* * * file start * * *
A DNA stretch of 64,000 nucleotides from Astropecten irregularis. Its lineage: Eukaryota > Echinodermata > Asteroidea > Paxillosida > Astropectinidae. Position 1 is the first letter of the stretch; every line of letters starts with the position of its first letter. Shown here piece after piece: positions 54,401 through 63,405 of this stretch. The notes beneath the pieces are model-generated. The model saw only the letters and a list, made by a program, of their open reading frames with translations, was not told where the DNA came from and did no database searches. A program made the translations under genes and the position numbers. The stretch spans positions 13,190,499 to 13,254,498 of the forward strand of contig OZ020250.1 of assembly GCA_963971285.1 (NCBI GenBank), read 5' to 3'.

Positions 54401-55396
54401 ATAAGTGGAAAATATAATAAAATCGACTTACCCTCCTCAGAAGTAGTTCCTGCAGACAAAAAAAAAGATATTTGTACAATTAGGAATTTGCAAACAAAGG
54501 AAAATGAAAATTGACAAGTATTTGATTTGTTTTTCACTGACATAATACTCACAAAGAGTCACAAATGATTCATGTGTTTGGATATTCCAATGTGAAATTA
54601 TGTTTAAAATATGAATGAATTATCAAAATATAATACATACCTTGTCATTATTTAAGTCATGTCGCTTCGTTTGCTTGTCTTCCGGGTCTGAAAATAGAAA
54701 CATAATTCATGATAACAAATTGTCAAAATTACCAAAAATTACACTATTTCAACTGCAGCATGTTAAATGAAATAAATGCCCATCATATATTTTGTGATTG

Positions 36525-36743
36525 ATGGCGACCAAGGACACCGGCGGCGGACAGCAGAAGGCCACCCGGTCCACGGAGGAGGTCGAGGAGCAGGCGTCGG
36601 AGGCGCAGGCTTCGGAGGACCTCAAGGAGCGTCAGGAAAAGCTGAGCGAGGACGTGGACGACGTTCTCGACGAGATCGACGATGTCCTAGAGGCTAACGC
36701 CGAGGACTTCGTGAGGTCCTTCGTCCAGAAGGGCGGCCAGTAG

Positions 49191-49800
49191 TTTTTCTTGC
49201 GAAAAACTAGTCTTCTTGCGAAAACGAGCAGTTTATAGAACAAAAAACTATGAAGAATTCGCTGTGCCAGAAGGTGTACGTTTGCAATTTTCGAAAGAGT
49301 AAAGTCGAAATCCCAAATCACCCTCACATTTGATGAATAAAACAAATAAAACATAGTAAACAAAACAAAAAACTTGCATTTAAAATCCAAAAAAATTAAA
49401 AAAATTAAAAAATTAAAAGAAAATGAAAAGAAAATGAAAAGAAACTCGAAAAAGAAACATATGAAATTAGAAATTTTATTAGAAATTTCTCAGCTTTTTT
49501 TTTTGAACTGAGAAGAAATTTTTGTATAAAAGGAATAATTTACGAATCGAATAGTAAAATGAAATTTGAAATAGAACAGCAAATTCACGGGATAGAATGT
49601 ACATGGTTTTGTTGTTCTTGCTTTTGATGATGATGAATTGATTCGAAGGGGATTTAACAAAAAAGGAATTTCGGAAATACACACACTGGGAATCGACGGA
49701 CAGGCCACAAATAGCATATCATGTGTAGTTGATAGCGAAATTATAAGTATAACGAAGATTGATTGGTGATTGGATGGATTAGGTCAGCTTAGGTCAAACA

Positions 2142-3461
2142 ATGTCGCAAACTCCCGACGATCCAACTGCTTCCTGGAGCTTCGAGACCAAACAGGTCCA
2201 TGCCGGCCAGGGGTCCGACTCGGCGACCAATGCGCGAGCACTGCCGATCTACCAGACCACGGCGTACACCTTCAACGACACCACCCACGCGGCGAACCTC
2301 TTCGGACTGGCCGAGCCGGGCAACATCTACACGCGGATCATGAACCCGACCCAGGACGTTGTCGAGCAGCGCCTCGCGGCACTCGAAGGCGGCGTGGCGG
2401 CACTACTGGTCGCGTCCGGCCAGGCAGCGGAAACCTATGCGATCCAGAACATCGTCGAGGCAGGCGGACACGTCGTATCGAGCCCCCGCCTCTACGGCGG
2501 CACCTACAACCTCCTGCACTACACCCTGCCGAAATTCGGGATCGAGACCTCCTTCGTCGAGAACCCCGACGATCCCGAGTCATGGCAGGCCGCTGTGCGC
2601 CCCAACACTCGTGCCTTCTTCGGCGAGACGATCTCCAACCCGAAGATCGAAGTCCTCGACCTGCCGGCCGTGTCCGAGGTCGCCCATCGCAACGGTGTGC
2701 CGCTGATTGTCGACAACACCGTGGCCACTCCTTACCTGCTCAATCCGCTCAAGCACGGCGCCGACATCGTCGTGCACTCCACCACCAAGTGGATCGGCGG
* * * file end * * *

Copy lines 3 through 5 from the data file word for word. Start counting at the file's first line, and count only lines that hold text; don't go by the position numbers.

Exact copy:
54401 ATAAGTGGAAAATATAATAAAATCGACTTACCCTCCTCAGAAGTAGTTCCTGCAGACAAAAAAAAAGATATTTGTACAATTAGGAATTTGCAAACAAAGG
54501 AAAATGAAAATTGACAAGTATTTGATTTGTTTTTCACTGACATAATACTCACAAAGAGTCACAAATGATTCATGTGTTTGGATATTCCAATGTGAAATTA
54601 TGTTTAAAATATGAATGAATTATCAAAATATAATACATACCTTGTCATTATTTAAGTCATGTCGCTTCGTTTGCTTGTCTTCCGGGTCTGAAAATAGAAA